They probably won’t write a children’s book about it, but Brett Anderson’s day could have gone better.
After waiting out a lengthy rain delay to start last night’s game, the Cubs’ lefty was greeted by more rain, wind and cold, and a Phillies lineup that greedily posted a four spot in the first inning.
Three of those four runs came on one swing, which could always go another way, but that swing, a Tommy Joseph three-run homer, connected with a 2-2 pitch that was right there in the middle of the plate. The other run in the inning scored on an Aaron Altherr double on a similarly-located pitch.
Anderson came out for the second inning, only to be met with more unkind Phillies bats. By the end of his outing, he’d recorded just one more out, and allowed three more runs to score.
On the night, Anderson’s line reads 1.1 IP, 7 ER, 7 H, 1 BB, 1 K. By game score, it was his worst start since 2011. Very bad day, indeed.
Maybe the rain delay, the first inning downpour, and the sloppy conditions threw him off, but there were some other bad signals in this one beyond the line. Out of his 43 pitches, just one netted a whiff. Out of 12 batters faced, only 4 put the ball on the ground. Generally speaking, his pitches were not consistently down, and he paid for it with sharp contact. Three of the hits he gave up were sent out at over 100mph.
Anderson summed it up to CSN with “there are no positives to gain from this outing,” which sounds about right.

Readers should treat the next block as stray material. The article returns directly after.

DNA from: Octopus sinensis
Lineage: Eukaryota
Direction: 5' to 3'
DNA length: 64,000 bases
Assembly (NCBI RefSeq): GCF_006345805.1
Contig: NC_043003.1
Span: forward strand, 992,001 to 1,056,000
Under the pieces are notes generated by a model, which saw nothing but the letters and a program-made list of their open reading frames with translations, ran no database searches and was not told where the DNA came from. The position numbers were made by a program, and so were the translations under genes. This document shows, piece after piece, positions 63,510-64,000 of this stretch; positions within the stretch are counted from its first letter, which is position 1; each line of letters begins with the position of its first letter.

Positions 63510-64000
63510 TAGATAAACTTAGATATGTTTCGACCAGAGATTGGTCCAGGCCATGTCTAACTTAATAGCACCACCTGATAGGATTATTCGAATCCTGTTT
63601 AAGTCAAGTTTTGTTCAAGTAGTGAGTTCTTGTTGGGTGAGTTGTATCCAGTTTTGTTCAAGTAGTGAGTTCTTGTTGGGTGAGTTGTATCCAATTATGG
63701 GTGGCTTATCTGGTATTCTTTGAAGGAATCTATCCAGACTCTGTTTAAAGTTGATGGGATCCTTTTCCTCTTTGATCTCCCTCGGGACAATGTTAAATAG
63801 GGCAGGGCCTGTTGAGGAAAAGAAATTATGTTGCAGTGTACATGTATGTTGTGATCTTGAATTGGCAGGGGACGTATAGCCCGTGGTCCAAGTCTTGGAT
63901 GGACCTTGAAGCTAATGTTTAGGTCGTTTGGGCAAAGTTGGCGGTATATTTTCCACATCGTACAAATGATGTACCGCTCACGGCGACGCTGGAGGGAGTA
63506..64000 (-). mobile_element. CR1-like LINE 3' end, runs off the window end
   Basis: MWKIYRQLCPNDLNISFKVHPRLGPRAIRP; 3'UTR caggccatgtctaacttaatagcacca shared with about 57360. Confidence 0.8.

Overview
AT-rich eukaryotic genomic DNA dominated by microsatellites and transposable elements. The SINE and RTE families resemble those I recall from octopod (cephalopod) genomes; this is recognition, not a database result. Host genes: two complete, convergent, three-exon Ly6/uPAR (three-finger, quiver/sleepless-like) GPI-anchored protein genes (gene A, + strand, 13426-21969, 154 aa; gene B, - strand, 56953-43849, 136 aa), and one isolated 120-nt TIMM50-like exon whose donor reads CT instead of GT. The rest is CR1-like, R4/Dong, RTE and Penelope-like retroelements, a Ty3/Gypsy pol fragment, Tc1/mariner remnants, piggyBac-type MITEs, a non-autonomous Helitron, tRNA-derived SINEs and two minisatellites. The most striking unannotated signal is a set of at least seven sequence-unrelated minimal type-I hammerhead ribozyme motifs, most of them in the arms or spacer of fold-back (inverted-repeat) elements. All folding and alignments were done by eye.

On the year, Anderson has a 6.23 ERA, a 4.48 FIP, and a 4.35 xFIP, and out of his five starts, he’s actually had good results in three (1 ER in his debut, 0 ER in his second start, and 1 ER last time out), but the peripherals were pretty ugly each time, and the results in his other two starts were disastrous.
I do believe you have to have a little bit of runway for a guy who is coming back from yet another lost season to injury, and with the Cubs trying to manage his delivery to optimize health. He’s been so successful when healthy in the past, that it remains extremely plausible that he’ll settle into a groove soon enough.
But, like Anderson said, there were no positives to take away from this particular terrible, horrible, no good, very bad start.
“Hopefully going forward,” Anderson told CSN, “you can pitch in five-to-six-day rotation, hit that stride and hopefully get some consistent weather, consistent circumstances and pitch better, do better going forward.”
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